Tuesday, April 27, 2021

Internet Researcher And Conspiracy Investigator Matt Gertz Took The Contract On Naomi Wolf

mediamatters |  The feminist writer Naomi Wolf garnered fame during the 1990s for her book The Beauty Myth and her work as an adviser to the presidential campaigns of Bill Clinton and Al Gore. But in recent years, she’s been better known for promoting an array of unhinged conspiracy theories, most recently regarding the novel coronavirus that causes COVID-19. This combination has made her a perfect guest for Fox News.

Fox is far more interested in turning coronavirus into a political cudgel than in giving users accurate health information. And so the network’s hosts lean on Wolf’s liberal credentials while giving her a platform to claim that the Democratic response to the pandemic is aimed at dissolving society and enacting a totalitarian state comparable to Nazi Germany.

Since mid-February, she appeared at least seven times on Fox to discuss her views on the pandemic: twice apiece on Tucker Carlson Tonight and The Revolution with Steve Hilton, and three times on Fox News Primetime, the most recent of which came Monday night. Wolf cited the notorious anti-vaccine activist Robert F. Kennedy Jr. during that interview to argue that Dr. Anthony Fauci, Bill and Melinda Gates, the state of Israel, and the Centers for Disease Control and Prevention were engaged in some sort of nebulous but sinister vaccine conspiracy.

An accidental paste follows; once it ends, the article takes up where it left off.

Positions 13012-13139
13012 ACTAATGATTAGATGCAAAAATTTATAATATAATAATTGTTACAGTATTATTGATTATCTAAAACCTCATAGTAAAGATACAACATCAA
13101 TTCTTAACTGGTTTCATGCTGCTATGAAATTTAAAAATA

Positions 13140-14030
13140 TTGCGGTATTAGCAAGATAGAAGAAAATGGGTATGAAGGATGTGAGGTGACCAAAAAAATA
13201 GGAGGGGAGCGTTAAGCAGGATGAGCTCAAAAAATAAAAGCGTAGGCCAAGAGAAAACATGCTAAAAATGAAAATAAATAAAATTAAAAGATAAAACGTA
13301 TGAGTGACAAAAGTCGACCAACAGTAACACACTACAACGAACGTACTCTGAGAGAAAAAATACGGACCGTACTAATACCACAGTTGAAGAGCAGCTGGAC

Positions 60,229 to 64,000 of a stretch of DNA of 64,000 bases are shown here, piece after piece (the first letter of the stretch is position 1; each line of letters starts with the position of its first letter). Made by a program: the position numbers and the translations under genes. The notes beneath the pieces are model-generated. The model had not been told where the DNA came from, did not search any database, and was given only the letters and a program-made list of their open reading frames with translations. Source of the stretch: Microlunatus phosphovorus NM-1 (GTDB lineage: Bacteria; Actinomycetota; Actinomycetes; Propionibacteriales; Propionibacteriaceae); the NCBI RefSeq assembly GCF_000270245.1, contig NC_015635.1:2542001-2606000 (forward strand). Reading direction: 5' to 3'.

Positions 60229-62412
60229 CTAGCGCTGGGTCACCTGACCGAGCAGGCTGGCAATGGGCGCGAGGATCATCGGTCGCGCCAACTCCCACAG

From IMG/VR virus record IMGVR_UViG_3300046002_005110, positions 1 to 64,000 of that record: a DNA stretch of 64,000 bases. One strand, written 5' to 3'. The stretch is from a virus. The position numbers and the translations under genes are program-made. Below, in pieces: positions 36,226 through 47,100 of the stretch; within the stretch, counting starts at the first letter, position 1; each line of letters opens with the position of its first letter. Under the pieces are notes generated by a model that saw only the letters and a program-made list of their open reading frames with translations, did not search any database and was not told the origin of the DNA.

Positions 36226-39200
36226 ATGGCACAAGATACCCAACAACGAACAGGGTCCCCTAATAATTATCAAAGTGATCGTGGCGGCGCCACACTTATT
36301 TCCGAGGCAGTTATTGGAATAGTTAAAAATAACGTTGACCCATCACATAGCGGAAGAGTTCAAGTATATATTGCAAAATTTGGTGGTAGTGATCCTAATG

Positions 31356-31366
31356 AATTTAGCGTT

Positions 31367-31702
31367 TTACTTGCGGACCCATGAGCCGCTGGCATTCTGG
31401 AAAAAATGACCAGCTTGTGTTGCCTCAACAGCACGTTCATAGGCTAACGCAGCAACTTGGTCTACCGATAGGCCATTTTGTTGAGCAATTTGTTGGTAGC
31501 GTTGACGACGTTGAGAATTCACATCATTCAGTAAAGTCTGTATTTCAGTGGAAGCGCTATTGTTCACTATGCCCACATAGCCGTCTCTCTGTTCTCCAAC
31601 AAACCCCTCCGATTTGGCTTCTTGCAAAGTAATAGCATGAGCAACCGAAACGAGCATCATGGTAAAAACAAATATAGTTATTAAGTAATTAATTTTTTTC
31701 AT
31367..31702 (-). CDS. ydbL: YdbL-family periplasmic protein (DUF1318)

It is irresponsible for a news outlet to give Wolf that sort of credulous attention. Her social media channels are littered with absurd claims about the virus and its vaccines. Between her first and second Fox appearances alone, she tweeted that a new technology allowed the delivery of “vaccines w nanopatticles that let you travel back in time”; that the Moderna vaccine is a “software platform” that allows “uploads”; and that due to face masks, children now lack “the human reflex that they when you smile at them they smile back” and have “dark circles under [their] eyes from low oxygen.” 

On Sunday night, Wolf cited purported reports of women who “bleed oddly [from] being AROUND vaccinated women,” pointing her followers to a Facebook group which at one point had been titled “All Vaccines are Fake.”

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